Update: For anyone coming across this question, the best solution I've found is a cloud backup company called Backblaze — it's in the cloud, so no longer have to worry about hardware failures and we now just have a large network drive for shared resources (which actually is also then backed up via Backblaze)!.

Original Question:

In our office we have ~8+ or so iMacs. Currently we're backing up to individual hard-drives via TimeMachine.

We're looking at creating a more stable backup solution, one that is kept away from the iMacs in the networking room, so all backups are centralised.

I was thinking of using something like a Drobo with plenty of HDD space, that all of the iMacs back up to.

However, ideally, I don't want people to be able to see the backups of other machines.

Is it possible to have a centralised backup HDD that is write only, in conjunction with Apple Time Machine?

Or any other solution that may be relevant, ideally from someone else who already has an office of Apple machines and backing them up in a clever way.

4 Answers 4


Install a copy of the OS X Server app on a spare Mac with a pile of storage connected to it. Create a share for each Mac that you need to back up, and connect each Mac to its own share. That way, each Mac only sees its own backups. You can also limit the size allowed for each share if you like.

Another advantage of having an OS X server on the network is that it can serve as a cache for downloaded updates from Apple, so each update will be downloaded only once, and stored on the cache.

There are other services that are available, and all you need is a spare Mac (I use a Mac Mini) to act as server, and a copy of the Server app from the App Store for $19.99 or so.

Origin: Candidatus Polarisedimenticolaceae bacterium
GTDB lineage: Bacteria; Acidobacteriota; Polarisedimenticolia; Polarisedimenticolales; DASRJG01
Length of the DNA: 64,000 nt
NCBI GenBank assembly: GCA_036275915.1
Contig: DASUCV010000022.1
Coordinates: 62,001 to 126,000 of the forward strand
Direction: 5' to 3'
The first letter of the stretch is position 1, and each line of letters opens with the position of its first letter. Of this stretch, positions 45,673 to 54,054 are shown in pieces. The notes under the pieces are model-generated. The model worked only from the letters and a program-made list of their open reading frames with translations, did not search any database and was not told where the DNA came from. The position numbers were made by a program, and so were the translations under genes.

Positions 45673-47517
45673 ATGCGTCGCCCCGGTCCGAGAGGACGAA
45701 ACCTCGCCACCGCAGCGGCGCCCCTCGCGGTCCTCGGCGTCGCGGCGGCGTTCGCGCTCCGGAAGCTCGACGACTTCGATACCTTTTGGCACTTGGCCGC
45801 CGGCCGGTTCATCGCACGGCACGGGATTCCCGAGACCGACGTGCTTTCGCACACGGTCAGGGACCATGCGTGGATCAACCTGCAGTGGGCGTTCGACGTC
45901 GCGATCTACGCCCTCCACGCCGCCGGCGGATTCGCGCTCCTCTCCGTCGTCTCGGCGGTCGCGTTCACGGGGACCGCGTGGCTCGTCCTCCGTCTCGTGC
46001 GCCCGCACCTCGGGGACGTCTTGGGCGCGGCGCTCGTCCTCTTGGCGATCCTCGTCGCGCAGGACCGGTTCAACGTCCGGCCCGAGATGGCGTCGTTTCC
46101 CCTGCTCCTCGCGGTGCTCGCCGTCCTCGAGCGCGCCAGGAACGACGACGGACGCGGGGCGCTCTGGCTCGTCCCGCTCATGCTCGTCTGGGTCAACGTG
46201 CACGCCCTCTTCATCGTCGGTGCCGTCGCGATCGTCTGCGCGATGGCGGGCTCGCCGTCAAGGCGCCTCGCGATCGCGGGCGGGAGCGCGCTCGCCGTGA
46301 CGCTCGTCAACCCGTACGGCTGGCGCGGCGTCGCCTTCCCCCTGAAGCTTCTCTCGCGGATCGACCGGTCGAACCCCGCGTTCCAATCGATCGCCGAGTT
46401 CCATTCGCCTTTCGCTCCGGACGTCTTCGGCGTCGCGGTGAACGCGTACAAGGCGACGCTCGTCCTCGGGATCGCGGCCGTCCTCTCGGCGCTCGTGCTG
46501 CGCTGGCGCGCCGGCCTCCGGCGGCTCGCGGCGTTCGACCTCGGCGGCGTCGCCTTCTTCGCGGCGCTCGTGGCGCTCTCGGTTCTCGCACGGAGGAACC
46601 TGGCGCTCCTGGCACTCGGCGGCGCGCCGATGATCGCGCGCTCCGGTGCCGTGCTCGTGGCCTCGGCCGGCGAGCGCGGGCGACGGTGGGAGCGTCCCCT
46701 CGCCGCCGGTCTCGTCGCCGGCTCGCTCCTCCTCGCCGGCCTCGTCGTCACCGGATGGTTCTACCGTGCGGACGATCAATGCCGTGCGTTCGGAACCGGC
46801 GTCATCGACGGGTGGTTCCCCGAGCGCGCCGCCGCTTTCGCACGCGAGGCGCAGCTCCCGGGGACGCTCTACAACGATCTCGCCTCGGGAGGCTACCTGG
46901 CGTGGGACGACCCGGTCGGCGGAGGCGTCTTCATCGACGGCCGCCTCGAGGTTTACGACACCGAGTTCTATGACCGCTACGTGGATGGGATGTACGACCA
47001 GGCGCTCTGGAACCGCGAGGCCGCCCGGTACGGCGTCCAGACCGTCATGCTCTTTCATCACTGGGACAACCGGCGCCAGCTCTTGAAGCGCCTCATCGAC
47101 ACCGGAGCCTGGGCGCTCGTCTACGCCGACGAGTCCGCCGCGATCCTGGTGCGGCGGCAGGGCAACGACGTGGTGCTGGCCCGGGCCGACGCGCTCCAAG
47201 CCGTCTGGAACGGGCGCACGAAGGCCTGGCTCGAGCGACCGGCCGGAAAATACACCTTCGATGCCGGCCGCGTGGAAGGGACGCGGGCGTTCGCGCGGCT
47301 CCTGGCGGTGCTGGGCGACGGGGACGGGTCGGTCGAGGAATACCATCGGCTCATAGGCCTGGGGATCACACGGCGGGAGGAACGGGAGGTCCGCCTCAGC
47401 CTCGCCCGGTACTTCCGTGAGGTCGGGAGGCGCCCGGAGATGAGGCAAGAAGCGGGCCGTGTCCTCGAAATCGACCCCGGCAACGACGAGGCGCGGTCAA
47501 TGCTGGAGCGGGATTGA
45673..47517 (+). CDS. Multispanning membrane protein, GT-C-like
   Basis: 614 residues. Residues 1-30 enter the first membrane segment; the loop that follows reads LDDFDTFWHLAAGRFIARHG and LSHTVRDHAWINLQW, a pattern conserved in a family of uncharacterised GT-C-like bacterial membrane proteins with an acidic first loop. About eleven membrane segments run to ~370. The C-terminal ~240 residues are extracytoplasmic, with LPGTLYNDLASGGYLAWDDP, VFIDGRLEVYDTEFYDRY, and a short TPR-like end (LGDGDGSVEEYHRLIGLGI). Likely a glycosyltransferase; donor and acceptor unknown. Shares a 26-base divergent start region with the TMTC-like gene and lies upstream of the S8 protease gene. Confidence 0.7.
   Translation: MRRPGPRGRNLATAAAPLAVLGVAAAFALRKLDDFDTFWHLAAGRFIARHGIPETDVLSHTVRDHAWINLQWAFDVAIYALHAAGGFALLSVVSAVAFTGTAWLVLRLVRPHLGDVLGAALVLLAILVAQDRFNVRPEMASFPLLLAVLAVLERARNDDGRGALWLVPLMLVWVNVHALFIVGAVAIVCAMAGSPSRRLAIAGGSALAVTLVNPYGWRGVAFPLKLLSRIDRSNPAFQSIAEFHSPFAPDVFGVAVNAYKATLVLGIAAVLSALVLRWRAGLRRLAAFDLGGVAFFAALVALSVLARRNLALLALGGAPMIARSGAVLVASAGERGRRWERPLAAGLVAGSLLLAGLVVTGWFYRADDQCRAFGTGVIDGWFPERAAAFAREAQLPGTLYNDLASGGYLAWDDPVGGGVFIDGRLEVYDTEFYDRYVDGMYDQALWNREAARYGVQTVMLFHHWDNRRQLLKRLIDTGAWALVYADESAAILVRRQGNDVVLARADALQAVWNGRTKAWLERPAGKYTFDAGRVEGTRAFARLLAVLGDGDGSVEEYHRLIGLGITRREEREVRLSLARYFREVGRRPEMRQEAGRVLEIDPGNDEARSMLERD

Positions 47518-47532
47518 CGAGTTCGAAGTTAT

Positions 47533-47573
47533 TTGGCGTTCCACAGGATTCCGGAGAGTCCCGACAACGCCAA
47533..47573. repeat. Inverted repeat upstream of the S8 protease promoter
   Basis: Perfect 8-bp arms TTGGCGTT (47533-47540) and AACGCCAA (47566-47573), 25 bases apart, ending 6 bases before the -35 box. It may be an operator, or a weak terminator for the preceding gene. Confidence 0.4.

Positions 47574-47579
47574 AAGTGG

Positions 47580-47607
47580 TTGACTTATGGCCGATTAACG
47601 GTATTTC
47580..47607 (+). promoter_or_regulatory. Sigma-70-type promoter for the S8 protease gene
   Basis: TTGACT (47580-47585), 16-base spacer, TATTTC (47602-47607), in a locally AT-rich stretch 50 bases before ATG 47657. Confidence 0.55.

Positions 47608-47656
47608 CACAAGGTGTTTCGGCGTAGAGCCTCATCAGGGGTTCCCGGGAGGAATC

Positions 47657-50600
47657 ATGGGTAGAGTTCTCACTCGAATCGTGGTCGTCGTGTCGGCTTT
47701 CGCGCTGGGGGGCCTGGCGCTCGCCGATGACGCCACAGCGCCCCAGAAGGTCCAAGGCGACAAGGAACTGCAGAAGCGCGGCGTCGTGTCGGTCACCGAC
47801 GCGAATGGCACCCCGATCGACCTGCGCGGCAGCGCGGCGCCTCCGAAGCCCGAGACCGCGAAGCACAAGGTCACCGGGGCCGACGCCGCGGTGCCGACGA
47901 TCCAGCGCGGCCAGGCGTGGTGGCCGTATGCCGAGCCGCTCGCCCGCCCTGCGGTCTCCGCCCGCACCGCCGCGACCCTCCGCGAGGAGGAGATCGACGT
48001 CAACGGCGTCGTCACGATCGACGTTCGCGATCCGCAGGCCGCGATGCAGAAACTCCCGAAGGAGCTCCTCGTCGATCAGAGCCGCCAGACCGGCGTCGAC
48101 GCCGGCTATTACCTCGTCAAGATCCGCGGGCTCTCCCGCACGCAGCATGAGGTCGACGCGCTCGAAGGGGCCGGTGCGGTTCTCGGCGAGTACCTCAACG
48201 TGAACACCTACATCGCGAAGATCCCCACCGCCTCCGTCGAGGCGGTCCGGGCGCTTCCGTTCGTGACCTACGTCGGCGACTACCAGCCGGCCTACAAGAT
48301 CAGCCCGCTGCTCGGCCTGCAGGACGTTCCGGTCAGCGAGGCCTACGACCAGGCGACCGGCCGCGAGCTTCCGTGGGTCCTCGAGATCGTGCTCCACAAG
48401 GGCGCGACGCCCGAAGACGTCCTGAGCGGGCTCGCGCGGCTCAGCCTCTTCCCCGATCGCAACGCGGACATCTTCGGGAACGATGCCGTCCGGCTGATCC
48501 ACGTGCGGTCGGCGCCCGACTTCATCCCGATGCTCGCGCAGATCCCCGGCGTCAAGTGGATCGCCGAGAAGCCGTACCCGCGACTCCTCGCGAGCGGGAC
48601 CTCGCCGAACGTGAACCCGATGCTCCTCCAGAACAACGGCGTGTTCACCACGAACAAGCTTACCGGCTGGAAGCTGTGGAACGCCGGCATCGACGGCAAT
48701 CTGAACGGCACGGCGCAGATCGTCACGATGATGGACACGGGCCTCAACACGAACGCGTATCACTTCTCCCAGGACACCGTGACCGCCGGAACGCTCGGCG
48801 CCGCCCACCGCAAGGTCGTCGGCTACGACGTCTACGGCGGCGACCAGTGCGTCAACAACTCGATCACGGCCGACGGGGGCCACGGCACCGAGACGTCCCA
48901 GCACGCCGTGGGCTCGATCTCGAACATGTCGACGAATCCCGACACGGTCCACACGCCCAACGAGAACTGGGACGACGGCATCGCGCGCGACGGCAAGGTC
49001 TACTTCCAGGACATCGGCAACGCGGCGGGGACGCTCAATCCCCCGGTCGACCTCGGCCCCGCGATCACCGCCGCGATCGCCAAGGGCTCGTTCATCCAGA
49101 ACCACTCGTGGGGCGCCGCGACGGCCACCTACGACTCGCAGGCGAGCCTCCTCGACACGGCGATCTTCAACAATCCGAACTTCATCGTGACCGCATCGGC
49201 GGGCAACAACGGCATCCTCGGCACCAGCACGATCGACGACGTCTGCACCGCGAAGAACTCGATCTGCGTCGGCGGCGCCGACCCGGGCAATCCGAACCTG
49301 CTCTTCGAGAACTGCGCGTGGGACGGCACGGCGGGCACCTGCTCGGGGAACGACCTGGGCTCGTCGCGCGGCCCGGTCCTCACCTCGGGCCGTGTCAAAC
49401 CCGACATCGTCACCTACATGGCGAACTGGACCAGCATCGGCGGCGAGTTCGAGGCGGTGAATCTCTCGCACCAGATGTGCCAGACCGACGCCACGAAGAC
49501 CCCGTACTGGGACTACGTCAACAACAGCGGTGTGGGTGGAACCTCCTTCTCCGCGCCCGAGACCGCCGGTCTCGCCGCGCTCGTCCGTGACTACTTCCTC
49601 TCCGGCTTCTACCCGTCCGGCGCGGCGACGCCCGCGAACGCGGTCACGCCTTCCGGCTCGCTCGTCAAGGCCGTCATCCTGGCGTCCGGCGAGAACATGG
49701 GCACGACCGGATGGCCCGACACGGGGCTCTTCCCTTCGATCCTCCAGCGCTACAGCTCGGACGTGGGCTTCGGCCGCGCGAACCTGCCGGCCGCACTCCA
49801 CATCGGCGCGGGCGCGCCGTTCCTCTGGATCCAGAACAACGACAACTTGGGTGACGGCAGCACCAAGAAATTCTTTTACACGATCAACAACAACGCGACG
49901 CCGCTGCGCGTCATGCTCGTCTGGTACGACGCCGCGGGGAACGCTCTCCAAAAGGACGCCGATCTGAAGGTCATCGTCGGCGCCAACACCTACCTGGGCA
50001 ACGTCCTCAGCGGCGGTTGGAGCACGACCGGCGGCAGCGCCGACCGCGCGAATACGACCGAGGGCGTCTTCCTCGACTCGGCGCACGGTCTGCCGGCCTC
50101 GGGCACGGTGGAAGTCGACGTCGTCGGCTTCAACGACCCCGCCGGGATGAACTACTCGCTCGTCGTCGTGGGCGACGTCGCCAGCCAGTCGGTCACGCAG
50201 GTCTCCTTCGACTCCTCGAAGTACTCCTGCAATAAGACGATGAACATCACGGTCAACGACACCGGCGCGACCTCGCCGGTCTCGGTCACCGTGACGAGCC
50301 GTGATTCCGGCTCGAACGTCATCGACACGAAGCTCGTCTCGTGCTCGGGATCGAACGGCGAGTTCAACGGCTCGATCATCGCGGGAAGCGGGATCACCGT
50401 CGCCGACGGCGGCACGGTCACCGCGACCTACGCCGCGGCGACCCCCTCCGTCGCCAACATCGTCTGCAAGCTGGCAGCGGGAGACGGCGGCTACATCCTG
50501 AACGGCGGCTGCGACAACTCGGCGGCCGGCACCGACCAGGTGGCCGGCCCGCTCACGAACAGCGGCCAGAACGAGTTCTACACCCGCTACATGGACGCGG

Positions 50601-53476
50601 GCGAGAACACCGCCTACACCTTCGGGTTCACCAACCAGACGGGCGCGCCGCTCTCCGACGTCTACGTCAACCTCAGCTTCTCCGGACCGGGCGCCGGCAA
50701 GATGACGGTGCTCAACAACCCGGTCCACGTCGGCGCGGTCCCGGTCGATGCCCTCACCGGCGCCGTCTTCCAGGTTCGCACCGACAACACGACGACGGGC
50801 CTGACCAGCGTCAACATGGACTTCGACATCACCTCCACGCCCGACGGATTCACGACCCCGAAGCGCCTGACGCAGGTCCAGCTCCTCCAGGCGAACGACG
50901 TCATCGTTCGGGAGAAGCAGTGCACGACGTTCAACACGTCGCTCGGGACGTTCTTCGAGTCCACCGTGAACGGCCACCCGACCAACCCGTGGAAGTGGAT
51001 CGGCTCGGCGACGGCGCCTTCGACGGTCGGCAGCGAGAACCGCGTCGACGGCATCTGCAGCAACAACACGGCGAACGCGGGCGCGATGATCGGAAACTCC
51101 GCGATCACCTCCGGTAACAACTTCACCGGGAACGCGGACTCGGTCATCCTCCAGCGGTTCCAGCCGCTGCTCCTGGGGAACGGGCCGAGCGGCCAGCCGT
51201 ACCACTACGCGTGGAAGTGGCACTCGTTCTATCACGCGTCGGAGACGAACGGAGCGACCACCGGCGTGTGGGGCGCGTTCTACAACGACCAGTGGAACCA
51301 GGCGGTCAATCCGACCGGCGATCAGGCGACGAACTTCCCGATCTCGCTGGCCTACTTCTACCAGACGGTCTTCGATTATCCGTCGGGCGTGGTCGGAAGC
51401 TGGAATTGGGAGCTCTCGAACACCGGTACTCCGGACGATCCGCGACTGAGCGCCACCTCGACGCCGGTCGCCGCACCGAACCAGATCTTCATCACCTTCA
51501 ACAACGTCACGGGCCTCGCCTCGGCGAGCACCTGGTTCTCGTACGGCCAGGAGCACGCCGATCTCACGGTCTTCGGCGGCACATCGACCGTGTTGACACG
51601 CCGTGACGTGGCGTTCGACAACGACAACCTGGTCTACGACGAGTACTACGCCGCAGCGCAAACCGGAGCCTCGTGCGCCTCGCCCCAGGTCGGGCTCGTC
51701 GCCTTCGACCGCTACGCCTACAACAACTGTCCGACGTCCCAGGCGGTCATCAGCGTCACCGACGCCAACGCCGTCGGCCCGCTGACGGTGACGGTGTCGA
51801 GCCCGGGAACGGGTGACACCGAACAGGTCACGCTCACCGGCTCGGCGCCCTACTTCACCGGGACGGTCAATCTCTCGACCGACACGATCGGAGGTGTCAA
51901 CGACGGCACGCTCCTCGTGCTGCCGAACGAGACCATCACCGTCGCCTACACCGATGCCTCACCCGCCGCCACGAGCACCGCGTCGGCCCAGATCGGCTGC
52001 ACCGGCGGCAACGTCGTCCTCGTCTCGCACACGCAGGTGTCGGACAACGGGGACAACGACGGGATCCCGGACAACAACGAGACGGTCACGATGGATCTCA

You can simply put an Apple Time Capsule in your network and select this as Time Machine backup volume. And you may choose an encrypted backup to ensure more privacy. This works perfect in my office with a dozen MacBooks.

A more cost efficient solution may be a 3rd party solution like a Synology DiskStation containing a Raid 1 or 5. Synology also offers Time Machine support which works seamless for me at home.

  • 1
    Encryption recommended, especially for the Time Capsule. If the Time Capsule dies, you would be expected to return the entire device to Apple, data included. With a Synology, you own the disks. Aug 19, 2015 at 17:05
  • Along the same lines you can also set up any old PC running Ubuntu Server or Debian Linux as a Time Capsule. This has the advantage that you can use the built in Linux software RAID aka "kernel RAID" for greater safety. Also, your new networked Linux box is probably not going to be busy all the time, so it can also do other useful server-y things at the same time. Aug 20, 2015 at 1:20
  • TimeCapsule is not made for a larger amount of machines. We were using it for a team of 8 people and it was incredibly slow. Maybe an array of TimeCapsules (3-4 backups per device) would work.
    – jimpic
    Sep 13, 2017 at 9:08

You can backup multiple Mac's to a central Time Capsule. On each Mac: System Preferences > Time Machine > Select Disk. Choose the same Time Capsule for all your computers. Each computer will have a separate .sparsebundle on the Time Capsule disk.

When setting up the Time Capsule disk you can set individual accounts which should solve the security issue: Airport Utility > Choose Time Capsule > Edit > Disks > Enable File Sharing > select with accounts instead of with device password.

I assume you can use a Drobo attached to a Time Capsule (or perhaps directly) and recreate all of the above but I have never done it.


I am trying to do a similar setup (10 Macs), however cloud is not option for our business. A big problem are quotas, so a more sophisticated solution seemed the way to go. Setup is not yet fully functional, but so far we are getting acceptable results with: https://hub.docker.com/r/mbentley/timemachine

(running on an unraid server)

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